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Issue #1473      22 September 2010

The disgraceful pursuit of Ark Tribe

ABCC under a microscope as Ark returns to court

Hundreds of supporters rallied outside the Adelaide Magistrates court in support of Tribe when his court case resumed on Monday 13 September. They cheered him on as he entered court for closing submissions. Union members and supporters also joined a rally outside the Australian Building and Construction Commission’s (ABCC) headquarters in Sydney.

Marching with Ark Tribe – Unions/Workers/Activists, May Day this year in Sydney.(Photo: Anna Pha)

Inside the court, Michael Abbott, QC, for Tribe, argued the ABCC had not exercised its power correctly in ordering Tribe to front the interview. He said the notice was invalid because it had not been issued by the Commissioner.

Steven Dolphin, also acting for the defence, said a ruling in Tribe’s favour could have a broader significance on the way the ABCC conducts its business.

The case could result in every previous ABCC investigation being placed under the microscope, according to one of the unionist’s lawyers.

CFMEU national secretary Dave Noonan urged the federal government to scrap the ABCC regardless of the outcome of the trial.

Ark must now wait another seven weeks to learn if he will be jailed for six months until Magistrate David Whittle hands down his judgement in November.

The 47-year-old is accused of failing to attend an ABCC interview in 2008 in relation to an unauthorised safety meeting at an Adelaide building site.

“This is the eleventh time I’ve been back to court for this crap,” Ark Tribe told supporters after climbing onto the scaffold stage in Adelaide’s picturesque Victoria Square on Monday. The threat of six months jail has been hanging over his head for almost two years.

“No Australian worker should have to face what I have just for withdrawing their labour from an unsafe situation.”

Ark was working on a site where workers took action after the builder refused to address safety concerns. Safework South Australia backed up their claims.

The ABCC, given extreme powers by the Howard Government to push anti-unionism in the construction industry, jumped in to try and fine the CFMEU under laws that have been condemned by the Intenational Labour Organisation seven times. The ABCC was not interested in breaches of safety by the employer, but in the union’s defence of safety.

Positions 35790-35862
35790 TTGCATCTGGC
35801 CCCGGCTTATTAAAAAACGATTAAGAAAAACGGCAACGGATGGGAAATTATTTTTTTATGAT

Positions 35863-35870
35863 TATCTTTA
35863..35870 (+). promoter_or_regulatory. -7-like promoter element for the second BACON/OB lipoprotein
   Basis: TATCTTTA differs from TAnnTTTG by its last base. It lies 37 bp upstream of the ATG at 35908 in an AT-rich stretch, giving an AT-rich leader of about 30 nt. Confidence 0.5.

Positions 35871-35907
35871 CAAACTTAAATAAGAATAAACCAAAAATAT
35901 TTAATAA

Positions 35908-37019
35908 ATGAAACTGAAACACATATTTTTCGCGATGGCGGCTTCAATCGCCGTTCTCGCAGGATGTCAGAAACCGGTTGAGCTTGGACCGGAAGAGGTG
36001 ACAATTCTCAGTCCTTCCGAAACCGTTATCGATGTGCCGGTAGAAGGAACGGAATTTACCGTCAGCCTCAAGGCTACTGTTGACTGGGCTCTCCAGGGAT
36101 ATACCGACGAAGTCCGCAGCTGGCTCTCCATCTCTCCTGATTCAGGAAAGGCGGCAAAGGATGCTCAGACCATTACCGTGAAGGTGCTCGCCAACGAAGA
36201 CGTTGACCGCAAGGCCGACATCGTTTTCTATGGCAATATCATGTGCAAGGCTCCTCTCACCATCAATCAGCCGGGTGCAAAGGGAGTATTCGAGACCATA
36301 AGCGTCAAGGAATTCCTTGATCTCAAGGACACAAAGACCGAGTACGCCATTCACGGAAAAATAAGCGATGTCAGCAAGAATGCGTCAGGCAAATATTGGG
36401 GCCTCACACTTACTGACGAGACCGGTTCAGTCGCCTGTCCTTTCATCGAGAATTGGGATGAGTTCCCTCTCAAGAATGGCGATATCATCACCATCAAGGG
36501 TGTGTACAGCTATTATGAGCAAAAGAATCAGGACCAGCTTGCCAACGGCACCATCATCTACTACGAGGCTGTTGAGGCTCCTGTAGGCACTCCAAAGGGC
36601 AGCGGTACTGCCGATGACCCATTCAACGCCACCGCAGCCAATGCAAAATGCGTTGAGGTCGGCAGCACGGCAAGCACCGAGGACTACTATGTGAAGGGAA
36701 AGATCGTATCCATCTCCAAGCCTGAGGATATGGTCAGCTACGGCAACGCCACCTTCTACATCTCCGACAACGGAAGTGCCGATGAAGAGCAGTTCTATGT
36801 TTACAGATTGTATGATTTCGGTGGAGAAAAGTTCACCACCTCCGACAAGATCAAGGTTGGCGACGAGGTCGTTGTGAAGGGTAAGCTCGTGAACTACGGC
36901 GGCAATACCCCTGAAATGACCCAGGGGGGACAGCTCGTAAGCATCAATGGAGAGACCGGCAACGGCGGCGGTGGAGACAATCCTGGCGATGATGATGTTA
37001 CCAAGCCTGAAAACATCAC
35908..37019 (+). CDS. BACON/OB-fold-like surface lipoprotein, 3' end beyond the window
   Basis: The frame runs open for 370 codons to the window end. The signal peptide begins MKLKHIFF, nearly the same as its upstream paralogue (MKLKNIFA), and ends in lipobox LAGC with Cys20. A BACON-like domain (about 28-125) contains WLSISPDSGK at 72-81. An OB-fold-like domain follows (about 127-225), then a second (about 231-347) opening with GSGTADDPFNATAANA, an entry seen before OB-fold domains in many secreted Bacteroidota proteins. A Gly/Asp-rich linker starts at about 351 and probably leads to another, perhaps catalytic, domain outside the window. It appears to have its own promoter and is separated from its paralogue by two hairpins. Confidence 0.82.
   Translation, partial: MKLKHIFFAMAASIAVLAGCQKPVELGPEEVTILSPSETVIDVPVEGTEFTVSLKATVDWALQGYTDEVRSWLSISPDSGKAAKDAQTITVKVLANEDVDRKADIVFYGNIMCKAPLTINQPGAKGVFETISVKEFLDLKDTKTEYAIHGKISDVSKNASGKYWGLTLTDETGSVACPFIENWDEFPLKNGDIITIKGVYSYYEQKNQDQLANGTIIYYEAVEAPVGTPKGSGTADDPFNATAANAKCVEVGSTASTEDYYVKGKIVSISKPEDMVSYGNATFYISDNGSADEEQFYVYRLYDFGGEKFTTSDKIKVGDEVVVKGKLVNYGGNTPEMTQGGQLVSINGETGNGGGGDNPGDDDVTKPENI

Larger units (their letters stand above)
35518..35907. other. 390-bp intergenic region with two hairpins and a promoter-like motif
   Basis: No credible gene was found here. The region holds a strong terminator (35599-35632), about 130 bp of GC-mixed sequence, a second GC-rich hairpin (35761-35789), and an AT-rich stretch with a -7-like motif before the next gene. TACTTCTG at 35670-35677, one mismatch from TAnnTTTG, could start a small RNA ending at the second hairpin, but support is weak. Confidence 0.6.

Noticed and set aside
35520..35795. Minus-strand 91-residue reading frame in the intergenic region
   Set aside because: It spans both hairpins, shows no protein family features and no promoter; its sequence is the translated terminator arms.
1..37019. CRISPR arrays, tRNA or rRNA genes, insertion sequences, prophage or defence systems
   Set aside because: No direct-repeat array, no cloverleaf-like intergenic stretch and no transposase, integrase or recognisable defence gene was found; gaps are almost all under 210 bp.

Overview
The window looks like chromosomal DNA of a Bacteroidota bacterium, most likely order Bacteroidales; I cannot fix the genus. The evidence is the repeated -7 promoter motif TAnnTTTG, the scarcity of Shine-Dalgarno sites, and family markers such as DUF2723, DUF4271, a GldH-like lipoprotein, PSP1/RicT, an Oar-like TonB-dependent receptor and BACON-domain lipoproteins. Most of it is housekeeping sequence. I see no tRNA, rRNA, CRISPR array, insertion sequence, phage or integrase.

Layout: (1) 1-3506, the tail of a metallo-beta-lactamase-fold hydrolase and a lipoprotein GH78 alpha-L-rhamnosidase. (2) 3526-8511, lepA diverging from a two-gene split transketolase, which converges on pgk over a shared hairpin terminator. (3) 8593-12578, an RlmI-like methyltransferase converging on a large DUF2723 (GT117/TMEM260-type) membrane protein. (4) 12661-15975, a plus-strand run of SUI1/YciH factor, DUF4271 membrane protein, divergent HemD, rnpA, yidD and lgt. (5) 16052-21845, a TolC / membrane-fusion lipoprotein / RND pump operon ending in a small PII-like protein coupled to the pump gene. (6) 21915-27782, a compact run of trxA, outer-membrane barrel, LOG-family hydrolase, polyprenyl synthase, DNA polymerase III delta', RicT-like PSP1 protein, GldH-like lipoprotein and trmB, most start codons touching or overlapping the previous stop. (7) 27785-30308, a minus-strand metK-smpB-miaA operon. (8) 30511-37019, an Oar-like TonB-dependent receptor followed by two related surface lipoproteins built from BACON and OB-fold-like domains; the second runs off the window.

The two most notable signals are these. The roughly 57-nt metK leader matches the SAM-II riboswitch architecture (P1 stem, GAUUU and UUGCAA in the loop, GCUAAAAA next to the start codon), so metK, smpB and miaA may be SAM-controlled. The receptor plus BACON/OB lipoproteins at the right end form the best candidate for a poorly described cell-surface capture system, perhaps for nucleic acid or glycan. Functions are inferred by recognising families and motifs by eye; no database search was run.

The Rudd/Gillard government made no attempt to repeal the legislation, instead putting forward legislation (still not passed) to shift the ABCC under its Fair Work umbrella. Gillard was adamant about keeping “a tough cop” on the beat in the building industry.

Ark Tribe’s brave refusal to bow down to a secret police investigation of a legitimate safety matter has exposed the ABCC as a threat to the rights of all Australians.

Abuse of powers

“We’ll have to wait for the court to make its decision, but clearly on any analysis these are very, very serious powers that have been given to the ABCC,” Mr Noonan said. “There are some real questions presented as to whether there’s been a serious abuse of those powers. “We would urge Labor to put to the parliament a Bill that returns full rights to construction workers and treats all Australian workers equally.”

Victorian CFMEU Senior Vice President Noel Washington, paying tribute to Ark, said “the stand he is taking is a stand for all of us. If anything happens to him they will be taking us all on.”

Noonan pointed out how the ABCC’s hounding of Ark had drawn attention to the way the secretive body conducts itself. “We have shone a light on the dark side of the ABCC and some disturbing details have emerged,” he declared. “They have always claimed their coercive powers are only used as a last resort.

“But the incontrovertible evidence before the court is that the only efforts they made to contact Ark before ordering him to report for a meeting under threat of jail were two calls to a mobile phone number they thought might be his.”

“So they have lied. The extreme powers are being used as a first resort and every Australian ought to be concerned about this.”

The CFMEU legal team believe they have made a strong case that the ABCC failed to abide by the building industry Act and as such Ark cannot be found guilty.

The CFMEU and other building unions have promised a national strike if Ark is jailed.

As this historic case reaches its dramatic conclusion, Australians must consider whether a country where workers can be jailed over a safety meeting is a place they want their kids to grow up.  

Next article – “Fair Work” Ombudsman turns blind eye to underpayment of international students

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